Impact of Brexit on Small Parcel shipping for eCommerce Business

Impact of Brexit on Shipping

Britain is all set to exit from the EU on October 31st, 2019. Although most businesses will be impacted by this move, in particular, SMEs will be hit hard. 

At a time when the order delivery period is shrinking and customers are setting unbelievably high delivery standards, it is feared Brexit may slacken the order transit times.

Ecommerce and retail businesses that export or import products outside of the UK are already fearing undue delays and a steep increase in shipping costs. Their fear is not completely unfounded. There is very little clarity surrounding the trade commerce once the referendum is finalized. Will it deliver a blow to trade exchanges with the countries outside of the UK? It remains to be seen. 

When it comes to small parcel shipping, eCommerce in the UK has been booming. According to the UK industry association for online retail, and Capgemini, the e-commerce market is estimated at £10bn.  Out of that, at least 54% of UK residents have been shopping outside of the UK. The free trade exchange between EU countries has only accelerated the growth of the UK’s eCommerce industry. But all that is going to change on the OCT 31st. 

It is vital for businesses within the UK to be prepared in advance for the operational uncertainties that are to ensue post-Brexit.

Let’s break down the challenges posed by Brexit for e-commerce businesses

Delayed Deliveries

A snag in the last-mile logistics is almost a given Post-Brexit. In place of free moving carriages and goods, there will be additional security checks, document verification, and shipment validation. Retailers have to reset their delivery commitments based on the new timelines. Taking an optimistic standpoint, even if parcel delivery does not come to a complete standstill retailers must be prepared to face unusually high delivery delays in the initial days.

Sample this:

Pre-Brexit – Retailer hand their orders to shipping carriers. Carriers ship them to buyers.

Post Brexit: In conjunction with the above steps carriers have to get them cleared by customs and security before moving forward with delivery.

This poses an additional burden for shipping carriers in getting the orders to the consignee on time. More importantly, the prolonged delay will result in diminishing the allure for the order. An increase in border checkpoints means more delays which result in devaluing the product.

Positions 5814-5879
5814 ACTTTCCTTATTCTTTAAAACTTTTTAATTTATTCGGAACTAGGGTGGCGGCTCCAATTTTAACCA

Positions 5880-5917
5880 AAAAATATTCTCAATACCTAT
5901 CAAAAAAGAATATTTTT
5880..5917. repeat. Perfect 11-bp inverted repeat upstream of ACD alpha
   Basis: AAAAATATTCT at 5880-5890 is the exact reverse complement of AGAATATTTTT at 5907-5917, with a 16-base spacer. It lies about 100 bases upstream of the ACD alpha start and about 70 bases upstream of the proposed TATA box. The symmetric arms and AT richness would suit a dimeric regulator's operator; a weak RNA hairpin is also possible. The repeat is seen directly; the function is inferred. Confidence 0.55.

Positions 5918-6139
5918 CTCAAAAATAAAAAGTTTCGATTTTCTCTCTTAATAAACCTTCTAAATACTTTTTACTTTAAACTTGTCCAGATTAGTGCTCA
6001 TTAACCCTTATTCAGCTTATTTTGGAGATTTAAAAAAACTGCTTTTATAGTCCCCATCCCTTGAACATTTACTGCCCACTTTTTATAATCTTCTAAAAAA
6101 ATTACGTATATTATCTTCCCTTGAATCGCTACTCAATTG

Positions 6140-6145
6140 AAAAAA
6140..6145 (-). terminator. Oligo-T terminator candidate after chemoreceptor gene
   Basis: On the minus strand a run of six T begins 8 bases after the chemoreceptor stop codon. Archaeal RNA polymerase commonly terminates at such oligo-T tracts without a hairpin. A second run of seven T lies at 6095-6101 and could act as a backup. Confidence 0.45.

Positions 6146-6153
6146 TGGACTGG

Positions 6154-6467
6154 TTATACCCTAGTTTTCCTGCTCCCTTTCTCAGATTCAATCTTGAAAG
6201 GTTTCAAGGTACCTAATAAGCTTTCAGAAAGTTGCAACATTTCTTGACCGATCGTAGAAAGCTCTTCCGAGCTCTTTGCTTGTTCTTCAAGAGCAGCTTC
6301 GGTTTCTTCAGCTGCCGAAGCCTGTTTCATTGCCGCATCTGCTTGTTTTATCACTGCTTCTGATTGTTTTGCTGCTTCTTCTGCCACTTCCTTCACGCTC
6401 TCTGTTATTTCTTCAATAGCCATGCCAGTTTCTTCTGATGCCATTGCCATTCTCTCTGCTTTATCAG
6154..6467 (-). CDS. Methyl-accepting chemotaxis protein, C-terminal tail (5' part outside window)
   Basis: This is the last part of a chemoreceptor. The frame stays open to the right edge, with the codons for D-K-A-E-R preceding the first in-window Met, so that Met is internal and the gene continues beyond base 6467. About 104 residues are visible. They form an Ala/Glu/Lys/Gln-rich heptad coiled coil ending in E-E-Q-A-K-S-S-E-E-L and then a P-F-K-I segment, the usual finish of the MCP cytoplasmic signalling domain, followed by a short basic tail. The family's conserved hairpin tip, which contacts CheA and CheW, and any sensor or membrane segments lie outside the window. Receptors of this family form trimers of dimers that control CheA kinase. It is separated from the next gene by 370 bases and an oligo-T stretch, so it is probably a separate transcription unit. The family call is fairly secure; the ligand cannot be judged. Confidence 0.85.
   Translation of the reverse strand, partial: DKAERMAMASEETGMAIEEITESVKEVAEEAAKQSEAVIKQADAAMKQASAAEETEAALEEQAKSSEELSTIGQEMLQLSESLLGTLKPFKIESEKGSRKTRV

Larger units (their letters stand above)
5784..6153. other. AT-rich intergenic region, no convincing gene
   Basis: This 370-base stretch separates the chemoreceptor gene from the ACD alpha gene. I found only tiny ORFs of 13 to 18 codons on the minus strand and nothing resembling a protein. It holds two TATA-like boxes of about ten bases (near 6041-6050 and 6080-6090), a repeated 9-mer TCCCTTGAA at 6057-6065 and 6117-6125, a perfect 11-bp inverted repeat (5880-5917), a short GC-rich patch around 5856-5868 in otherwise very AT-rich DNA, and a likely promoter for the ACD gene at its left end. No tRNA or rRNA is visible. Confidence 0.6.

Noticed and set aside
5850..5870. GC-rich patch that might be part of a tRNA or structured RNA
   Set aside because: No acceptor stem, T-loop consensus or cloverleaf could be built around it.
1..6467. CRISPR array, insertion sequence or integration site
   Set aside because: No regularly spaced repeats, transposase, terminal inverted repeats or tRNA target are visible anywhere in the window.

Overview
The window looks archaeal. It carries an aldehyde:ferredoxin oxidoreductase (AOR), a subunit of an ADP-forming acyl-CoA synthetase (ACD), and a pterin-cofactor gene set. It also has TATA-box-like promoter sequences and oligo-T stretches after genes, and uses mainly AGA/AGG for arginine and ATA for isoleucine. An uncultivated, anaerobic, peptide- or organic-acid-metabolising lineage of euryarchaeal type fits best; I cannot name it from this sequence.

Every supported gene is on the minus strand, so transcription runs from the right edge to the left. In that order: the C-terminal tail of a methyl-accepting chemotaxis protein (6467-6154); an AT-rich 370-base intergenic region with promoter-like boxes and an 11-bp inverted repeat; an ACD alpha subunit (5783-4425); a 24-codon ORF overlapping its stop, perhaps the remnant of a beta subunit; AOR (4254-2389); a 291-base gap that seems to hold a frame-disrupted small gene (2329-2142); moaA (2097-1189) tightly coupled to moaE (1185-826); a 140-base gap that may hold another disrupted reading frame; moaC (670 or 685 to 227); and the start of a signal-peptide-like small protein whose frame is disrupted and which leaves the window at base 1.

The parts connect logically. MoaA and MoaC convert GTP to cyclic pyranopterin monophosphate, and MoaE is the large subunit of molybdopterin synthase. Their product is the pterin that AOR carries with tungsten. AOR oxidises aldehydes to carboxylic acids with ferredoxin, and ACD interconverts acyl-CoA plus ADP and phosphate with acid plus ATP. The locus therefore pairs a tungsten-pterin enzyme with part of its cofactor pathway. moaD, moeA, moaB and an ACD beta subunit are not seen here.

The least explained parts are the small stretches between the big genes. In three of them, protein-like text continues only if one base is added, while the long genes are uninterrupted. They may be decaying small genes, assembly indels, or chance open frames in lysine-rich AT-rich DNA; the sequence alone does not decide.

Inflated shipping costs

As predicted by ParcelHero, the purchase of goods from outside of the EU will cost 30% more post Brexit. Here’s a teardown on the increased order cost

VAT – 20%

Transportation Costs – 5%-6%

Custom Clearance Charges – 2% – 3%

The cost of import/export items is likely to be dearer from Oct 31st. Along with the VAT rates, a raft of custom duties, taxes, and excise duties are expected to be imposed on the import/export of goods. Retailers could pass on the shipping costs incurred to their end buyers. However, it will be detrimental to their brand. In order to remain competitive if not relevant, small businesses will be forced to absorb the extra costs. 

Documentation and Customs Process

Post-Brexit orders traded between the UK and EU will be subjected to custom clearance. This necessitates a commercial invoice associated with every import/export in order to determine the duties and taxes levied. A commercial invoice must contain information such as company details and details about the receiver. It is also good practice to mention Incoterms, HS code and declared value of goods on your document. The additional paperwork is likely to pose a red tape challenge for the movement of goods between the EU and the UK.  

In conclusion, the following steps must be taken by retailers while preparing for the Brexit:

  1. Take stock of your inventory. Revisit your inventory sourcing strategy. Assess what percentage of goods are being outsourced from EU countries. Find alternate domestic options for the outsourced material.
  2. Understand your target market. Is your customer base predominantly within the UK or in the EU? Reach out to your customers if they happen to reside outside of the UK. Offer them a revised shipping strategy that includes cost-effective delivery options.
  3. Research about the documentation requirements for customs clearance. Acquire all the necessary authorization to export goods to customers in the EU.
  4. Most of all Post-Brexit shipping costs are going to peel away your revenue. Consider a rejig of your order pricing strategy. Introducing incremental pricing changes will help customers seamlessly transition to paying higher.
  5. Never undermine the savings that you will receive from auditing your shipping invoice. Enlist the services of an automated audit service like AuditShipment that will do the heavy lifting of shipping spend management on your behalf.
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